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The best method to predict easy intubation: a quasi-experimental pilot study
University of Gävle, Faculty of Health and Occupational Studies, Department of Health and Caring Sciences. Centre for Research & Development, Uppsala University/County Council of Gävleborg, Gävle, Sweden; Department of Public Health and Caring Sciences, Section for Caring Sciences, Uppsala University, Uppsala, Sweden.
2014 (English)In: Journal of Perianesthesia Nursing, ISSN 1089-9472, E-ISSN 1532-8473, Vol. 29, no 4, 292-297 p.Article in journal (Refereed) Published
Abstract [en]

PURPOSE:

To facilitate evaluation of the airway before endotracheal intubation, different scores have been developed, mainly to predict difficult airways. However, in anesthesia clinical practice in Sweden, scores would be more useful if they could also predict an easy airway, so that the correct category of anesthesia personnel can be allocated. Therefore, we evaluated whether scoring systems commonly used to predict difficult airways could also predict easy endotracheal intubation.

DESIGN:

This prospective observational study included patients who were scheduled for general anesthesia and required endotracheal intubation.

METHODS:

Airways were evaluated preoperatively by two independent variables, namely Mallampati classification and thyromental distance. After anesthesia induction, the Cormack and Lehane grade was assessed.

FINDING:

Mallampati scores yielded the highest specificity in predicting easy intubation, and Cormack and Lehane grades yielded the highest positive predictive value for predicting easy intubation.

CONCLUSIONS:

Mallampati classification is an appropriate screening test for predicting easy intubation.

Place, publisher, year, edition, pages
2014. Vol. 29, no 4, 292-297 p.
Keyword [en]
intubation, Mallampati classification, Cormack and Lehane grade, airway management
National Category
Medical and Health Sciences
Identifiers
URN: urn:nbn:se:hig:diva-17345DOI: 10.1016/j.jopan.2013.05.015ISI: 000340344000005PubMedID: 25062573Scopus ID: 2-s2.0-84904664939OAI: oai:DiVA.org:hig-17345DiVA: diva2:737492
Projects
Patientsäkerhet och omvårdnad i samband med anestesi med fokus på luftvägen
Available from: 2014-08-13 Created: 2014-08-13 Last updated: 2016-04-29Bibliographically approved
In thesis
1. Airway management in anaesthesia care: professional and patient perspectives
Open this publication in new window or tab >>Airway management in anaesthesia care: professional and patient perspectives
2016 (English)Doctoral thesis, comprehensive summary (Other academic)
Abstract [en]

Background: Careful airway management, including tracheal intubation, is important when performing anaesthesia in order to achieve safe tracheal intubation. Aim: To study airway management in anaesthesia care from both the professional and patient perspectives. Methods: 11 RNAs performed three airway tests in 87 patients, monitored in a study-specific questionnaire. The tests usefulness for predicting an easy intubation was analysed (Study I). 68 of 74 anaesthesia departments in Sweden answered a self-reported questionnaire about the presence of airway guidelines (Study II). 20 anaesthesiologists were interviewed; a phenomenographic analysis was performed to describe how anaesthesiologists' understand algorithms for management of the difficult airway (Study III). 13 patients were interviewed; content analysis was performed to describe patients' experiences of being awake fiberoptic intubated (Study IV). Results: The Mallampati classification is a good screening test for predicting easy intubation and intubation can be safely performed by RNAs (Study I). The presence of airway guidelines in Swedish anaesthesia departments is poorly implemented (Study II). Algorithms can be understood as law-like rules, a succinct plan to follow in difficult airway situations, an action plan kept in the back of one's mind while creating flexible and versatile personal algorithms, or as consensus guidelines based on expert opinion in order to be followed in clinical practice (Study III). One theme emerged describing experiences of being awake intubated; feelings of being in a vulnerable situation but cared for in safe hands, described in five categories: a need for tailored information, distress and fear of the intubation, acceptance and trust of the staff's competence, professional caring and support, and no hesitation about new awake intubation (Study IV). Conclusions: The Mallampati classification is a good screening test for predicting easy intubation, when the airway assessment is performed in a structured manner by RNAs. The presence of airway guidelines in Swedish anaesthesia departments was poorly implemented and should receive higher priority. Algorithms need to be simple and easy to follow and based on the best available scientific evidence. Tailored information about what to expect, ensuring eye contact, and giving breathing instructions during the procedure may reduce patients' feeling distress.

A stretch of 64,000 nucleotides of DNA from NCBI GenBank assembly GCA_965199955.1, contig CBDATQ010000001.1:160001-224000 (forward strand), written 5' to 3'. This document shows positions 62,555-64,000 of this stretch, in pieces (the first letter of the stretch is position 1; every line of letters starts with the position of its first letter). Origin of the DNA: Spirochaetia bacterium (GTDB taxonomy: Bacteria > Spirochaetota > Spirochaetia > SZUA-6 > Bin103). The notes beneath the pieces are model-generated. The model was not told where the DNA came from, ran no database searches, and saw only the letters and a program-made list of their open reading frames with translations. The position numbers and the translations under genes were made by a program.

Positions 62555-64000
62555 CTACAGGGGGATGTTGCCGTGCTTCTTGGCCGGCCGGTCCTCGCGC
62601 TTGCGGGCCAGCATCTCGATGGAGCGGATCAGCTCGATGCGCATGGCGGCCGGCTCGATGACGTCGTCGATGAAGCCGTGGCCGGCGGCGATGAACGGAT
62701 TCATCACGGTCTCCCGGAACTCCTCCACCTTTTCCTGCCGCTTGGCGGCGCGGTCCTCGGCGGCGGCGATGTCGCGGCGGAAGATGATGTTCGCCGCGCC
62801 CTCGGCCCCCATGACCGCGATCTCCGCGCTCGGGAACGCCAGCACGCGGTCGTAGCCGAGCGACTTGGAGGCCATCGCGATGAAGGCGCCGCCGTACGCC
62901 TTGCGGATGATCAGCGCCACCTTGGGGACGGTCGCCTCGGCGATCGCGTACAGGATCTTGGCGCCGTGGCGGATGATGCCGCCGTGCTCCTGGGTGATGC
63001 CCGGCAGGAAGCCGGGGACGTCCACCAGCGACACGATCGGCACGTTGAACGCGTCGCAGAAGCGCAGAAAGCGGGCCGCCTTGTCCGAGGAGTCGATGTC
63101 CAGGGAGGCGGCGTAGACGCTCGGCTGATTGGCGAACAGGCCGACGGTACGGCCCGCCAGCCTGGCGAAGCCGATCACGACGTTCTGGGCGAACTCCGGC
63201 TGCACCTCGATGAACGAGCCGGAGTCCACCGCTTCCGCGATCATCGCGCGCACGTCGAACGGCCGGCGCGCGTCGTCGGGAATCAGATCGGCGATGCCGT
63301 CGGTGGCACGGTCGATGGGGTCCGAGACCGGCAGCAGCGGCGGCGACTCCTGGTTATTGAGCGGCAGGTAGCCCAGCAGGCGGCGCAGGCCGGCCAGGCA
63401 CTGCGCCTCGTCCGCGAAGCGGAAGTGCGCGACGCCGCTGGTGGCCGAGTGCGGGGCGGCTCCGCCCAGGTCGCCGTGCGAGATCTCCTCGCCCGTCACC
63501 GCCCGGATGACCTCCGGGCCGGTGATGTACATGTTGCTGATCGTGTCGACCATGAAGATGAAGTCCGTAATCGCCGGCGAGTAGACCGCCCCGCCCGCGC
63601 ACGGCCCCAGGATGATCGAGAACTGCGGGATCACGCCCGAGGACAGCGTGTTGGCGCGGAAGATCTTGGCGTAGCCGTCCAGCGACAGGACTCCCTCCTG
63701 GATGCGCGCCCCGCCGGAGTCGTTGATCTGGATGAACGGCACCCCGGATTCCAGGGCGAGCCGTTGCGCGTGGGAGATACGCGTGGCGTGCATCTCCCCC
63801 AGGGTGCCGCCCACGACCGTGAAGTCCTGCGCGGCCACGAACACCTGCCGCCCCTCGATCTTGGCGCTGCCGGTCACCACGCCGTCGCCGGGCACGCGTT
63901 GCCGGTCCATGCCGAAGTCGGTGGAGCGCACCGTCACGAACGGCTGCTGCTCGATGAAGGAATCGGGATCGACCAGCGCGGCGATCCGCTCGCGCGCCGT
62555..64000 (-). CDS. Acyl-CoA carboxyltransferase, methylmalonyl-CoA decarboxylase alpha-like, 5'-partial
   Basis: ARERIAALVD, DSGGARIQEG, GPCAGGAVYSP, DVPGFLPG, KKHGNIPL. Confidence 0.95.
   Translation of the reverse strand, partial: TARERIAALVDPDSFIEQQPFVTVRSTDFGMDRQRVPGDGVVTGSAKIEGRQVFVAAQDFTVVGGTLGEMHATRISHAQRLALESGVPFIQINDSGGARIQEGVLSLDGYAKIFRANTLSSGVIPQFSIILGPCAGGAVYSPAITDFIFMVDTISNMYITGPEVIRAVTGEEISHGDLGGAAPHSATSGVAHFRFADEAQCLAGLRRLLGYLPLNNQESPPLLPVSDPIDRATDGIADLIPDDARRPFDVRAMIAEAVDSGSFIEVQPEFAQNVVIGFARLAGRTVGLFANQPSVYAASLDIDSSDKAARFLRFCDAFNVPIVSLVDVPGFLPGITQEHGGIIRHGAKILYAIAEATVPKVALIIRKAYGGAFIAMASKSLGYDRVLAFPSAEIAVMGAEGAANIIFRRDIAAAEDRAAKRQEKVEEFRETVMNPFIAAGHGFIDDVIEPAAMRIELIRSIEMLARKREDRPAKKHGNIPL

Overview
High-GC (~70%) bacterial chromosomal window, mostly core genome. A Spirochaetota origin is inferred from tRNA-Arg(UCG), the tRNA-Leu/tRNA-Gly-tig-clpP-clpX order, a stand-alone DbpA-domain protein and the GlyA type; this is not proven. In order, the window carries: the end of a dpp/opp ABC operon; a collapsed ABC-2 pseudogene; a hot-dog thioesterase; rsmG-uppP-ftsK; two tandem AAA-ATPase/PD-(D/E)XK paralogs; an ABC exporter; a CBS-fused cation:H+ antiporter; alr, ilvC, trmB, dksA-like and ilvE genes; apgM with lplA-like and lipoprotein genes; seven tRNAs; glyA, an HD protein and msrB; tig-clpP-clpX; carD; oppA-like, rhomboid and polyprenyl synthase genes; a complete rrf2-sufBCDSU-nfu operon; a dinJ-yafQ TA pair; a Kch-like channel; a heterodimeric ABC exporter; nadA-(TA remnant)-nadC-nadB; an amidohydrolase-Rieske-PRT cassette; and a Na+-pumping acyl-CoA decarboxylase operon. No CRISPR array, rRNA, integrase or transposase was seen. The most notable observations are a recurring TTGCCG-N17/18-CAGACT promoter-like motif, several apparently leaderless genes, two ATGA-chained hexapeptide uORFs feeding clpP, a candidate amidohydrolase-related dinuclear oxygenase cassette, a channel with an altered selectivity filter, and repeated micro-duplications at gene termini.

Place, publisher, year, edition, pages
Uppsala: Acta Universitatis Upsaliensis, 2016. 56 p.
Series
Digital Comprehensive Summaries of Uppsala Dissertations from the Faculty of Medicine, ISSN 1651-6206 ; 1205
Keyword
Airway management, algorithm, awake intubation, professional and patient perspective
National Category
Nursing Anesthesiology and Intensive Care
Research subject
Medical Science
Identifiers
urn:nbn:se:hig:diva-21451 (URN)978-91-554-9534-3 (ISBN)
Public defence
2016-05-20, Brömssalen, Gävle sjukhus, Lasarettsvägen 1, 13:00 (Swedish)
Opponent
Supervisors
Available from: 2016-04-29 Created: 2016-04-29 Last updated: 2016-04-29Bibliographically approved

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Citation style
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